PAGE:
Ewing replied, “It’s about 9:30 – 10:00 o’clock in the morning. Not one wind turbine is spinning. There is no wind. Their capacity factor, since they became operational, is only about 21.3%. Pattern Energy stated the wind farm would be 34% and they also said it would produce 891 gigawatts (GW) per year. So far, the most they’ve ever generated is 536 GW. So it is substantially less than what they proposed to get approval on this project …”

Ocotillo Wind Capacity by Parke Ewing

Update On Mechanical Failures

Turbine T126 after the collapse – Parke Ewing photo

This is the beginning of a four minute clip, which you can listen to on the podcast. Some of the details include:

These are just the latest in a litany of problems.

Six months after the project officially went online, a 173 foot-long-blade flew off one of the turbines.



There was a turbine fire in 2015.

Since this project went online:

Contacting The Developers

Attempts to contact the turbine manufacturer, developer and local utility have been futile.

Ewing says, “We’ve tried to talk to Pattern Energy [the developer], of course we always get a generic reply that they’re working on this or checking on that, but we never get an answer on the noise, or the lights, or anything. They really just write us off. They don’t talk to us. We get an email reply sometimes, that’s about it.”

I phoned Jeff Grappone, of Siemens USA after the turbine caught fire in 2015. He suggested I send an email. I did this, asking:

Grappone never replied.

Maybe I asked too many questions.

Dust Storms

I recently tried a different tactic, when asking Pattern Energy about the dust storms that have plagued Ocotillo since the site was built. I sent them the video you see below and asked for an explanation.



Matt Dallas emailed back, “Ocotillo Wind operates its equipment in accordance with our permits. The dust in the video was created by the wind, not by the turbines. You’ll see many of the turbines are not operating in the video because the wind speeds that day were so high they exceeded our maximum operating capacity.”

He was not aware that I had previously interviewed a site developer about dust storms on utility scale wind and solar sites.

According to Harvey Stephens, Vice President of Operations at World Wind & Solar, fugitive dust problems are caused by scraping large areas of the desert crust clean of vegetation. This leaves the underlaying soil exposed to the wind. There are remedies, such as planting grasses, windflowers and other materials as a protective blanket to stabilize areas disturbed by grading operations. When developers follow these procedures, the dust storms normally cease after a year or so.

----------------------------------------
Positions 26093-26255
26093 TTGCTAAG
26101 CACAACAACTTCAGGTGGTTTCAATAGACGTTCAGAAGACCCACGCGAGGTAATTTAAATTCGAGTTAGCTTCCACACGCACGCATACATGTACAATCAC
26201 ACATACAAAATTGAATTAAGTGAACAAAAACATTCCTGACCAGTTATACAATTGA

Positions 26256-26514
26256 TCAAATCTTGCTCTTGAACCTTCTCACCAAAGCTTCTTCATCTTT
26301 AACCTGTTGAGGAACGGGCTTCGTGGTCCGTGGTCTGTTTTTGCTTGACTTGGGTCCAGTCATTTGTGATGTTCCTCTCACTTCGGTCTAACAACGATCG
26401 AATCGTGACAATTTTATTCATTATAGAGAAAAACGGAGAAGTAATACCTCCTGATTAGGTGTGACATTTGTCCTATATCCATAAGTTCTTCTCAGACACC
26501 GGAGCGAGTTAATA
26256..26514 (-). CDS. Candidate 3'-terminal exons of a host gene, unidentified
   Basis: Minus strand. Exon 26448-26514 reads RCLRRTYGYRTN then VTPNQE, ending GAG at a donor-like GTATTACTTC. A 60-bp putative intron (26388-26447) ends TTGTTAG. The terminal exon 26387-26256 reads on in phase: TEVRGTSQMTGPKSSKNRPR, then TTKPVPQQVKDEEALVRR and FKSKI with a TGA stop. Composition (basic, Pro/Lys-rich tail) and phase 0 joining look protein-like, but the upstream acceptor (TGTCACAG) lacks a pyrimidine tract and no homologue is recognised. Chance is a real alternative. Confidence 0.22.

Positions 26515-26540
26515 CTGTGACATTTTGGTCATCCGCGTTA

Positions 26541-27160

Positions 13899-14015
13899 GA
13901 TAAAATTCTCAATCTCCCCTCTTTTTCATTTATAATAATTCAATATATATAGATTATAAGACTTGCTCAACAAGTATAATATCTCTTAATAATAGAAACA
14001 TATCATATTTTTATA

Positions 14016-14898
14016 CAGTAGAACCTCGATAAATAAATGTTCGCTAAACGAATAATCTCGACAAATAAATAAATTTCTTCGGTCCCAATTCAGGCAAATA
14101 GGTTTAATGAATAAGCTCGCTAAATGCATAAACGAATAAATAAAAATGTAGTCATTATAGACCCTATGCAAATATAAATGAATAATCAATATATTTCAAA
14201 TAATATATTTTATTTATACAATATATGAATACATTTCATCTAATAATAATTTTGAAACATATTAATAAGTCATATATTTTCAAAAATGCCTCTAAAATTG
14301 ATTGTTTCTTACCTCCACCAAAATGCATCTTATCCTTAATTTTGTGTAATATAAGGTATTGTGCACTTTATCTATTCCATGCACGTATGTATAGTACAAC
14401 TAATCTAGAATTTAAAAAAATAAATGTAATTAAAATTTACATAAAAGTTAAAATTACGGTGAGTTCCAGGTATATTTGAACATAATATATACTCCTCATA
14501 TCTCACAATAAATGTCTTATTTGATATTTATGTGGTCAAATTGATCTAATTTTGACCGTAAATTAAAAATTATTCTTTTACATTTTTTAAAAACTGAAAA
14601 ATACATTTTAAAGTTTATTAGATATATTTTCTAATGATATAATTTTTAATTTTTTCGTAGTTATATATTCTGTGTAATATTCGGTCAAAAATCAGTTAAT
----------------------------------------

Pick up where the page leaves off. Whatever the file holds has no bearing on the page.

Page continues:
Ocotillo has been inflicted by dust storms since construction began. In the video below, you can see one from August 2012.



I pointed this out to Matt Dallas, who did not reply.

The Noise

Ewing and his wife suspect, but can not prove, that infrasound noise from the turbines might be the reason that are “tired all the time.”

He describes the sound made by the turbines, when they are turning, as “… the most irritating sound I have ever heard.”

(There is a recording on the podcast.)

“One of Pattern’s project managers came by and listened to the sound once and said he would take it back to whoever is in charge. We never heard another word about it,” says Ewing.

“We like to be outside. That’s why we are here in the desert. We have a fairly nice place here, with a lot of trees and stuff that we need to keep watered. It is difficult to do when they are making noise. It is kind of like a noise trespassing, that really shouldn’t be happening on your property.”

What’s The Problem?

Workers washing the leaked oil off turbine 162 – courtesy Parke Ewing

Parke Ewing believes the problem is wind technology.

I agreed with him, until I saw some German sites in 2014. [NWW still agrees with Ewing.]

The problem at Ocotillo does not appear to be so much with the technology, as how it was used. This is not a good location for wind turbines. The site was politically expedient and there were massive tax credits in 2012, but should never have been built. Now the manufacturer and developer have made their money, and people like Parke Ewing are left with the mess.

September 3, 2017, Roy L Hales, theecoreport.com

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Date added:  August 26, 2017
Environment, Northern IrelandPrint storyE-mail story

Wind farms and groundwater impacts: A practice guide to EIA and Planning considerations

Author:  Northern Ireland Environment Agency

What impact can a wind farm have on groundwater?

The development of a wind farm has the potential to impact on groundwater quality, groundwater quantity and/or the established groundwater flow regime. Figure 1 shows the scale and extent of the foundation of a single wind turbine which could potentially impact on the aquatic environment. Changes to the local water environment can affect receptors such as wells/boreholes, springs, wetlands and waterways, and can also have implications for groundwater dependent ecology and/or land stability.

Figure 1: Construction of the foundation of a single wind turbine.

The key impacts to groundwater that can result from the construction, operational and decommissioning stages of wind farms are summarised in Table 1 below.

Table 1: Potential impacts on groundwater from wind farms

Construction Phase Operational Phase Decommissioning Phase
Groundwater Flow Regime Earthworks and site drainage:
• Reduction in water table if dewatering is required for turbine foundation construction or borrow pits;
• Changes to groundwater distribution and flow.
Physical presence of turbines and tracks:
• Possible changes to groundwater distribution;
• Reduction in groundwater storage.
Reduction of forestry in site area:
• Changes to infiltration and surface runoff patterns, thereby influencing groundwater flow and distribution.
Physical presence of former turbines and tracks:
• Possible changes to groundwater distribution;
• Reduction in groundwater storage.
Groundwater Quality Earthworks:
• Disturbance of contaminated soil and subsequent groundwater pollution.
Materials Management:
• Pollution from spills or leaks of fuel, oil and building materials.
Materials Management:
• Pollution from spills or leaks of fuel or oil.
Use of vehicles and machinery to remove infrastructure:
• Pollution from spills or leaks of fuel or oil.

Download original document: “Wind farms and groundwater impacts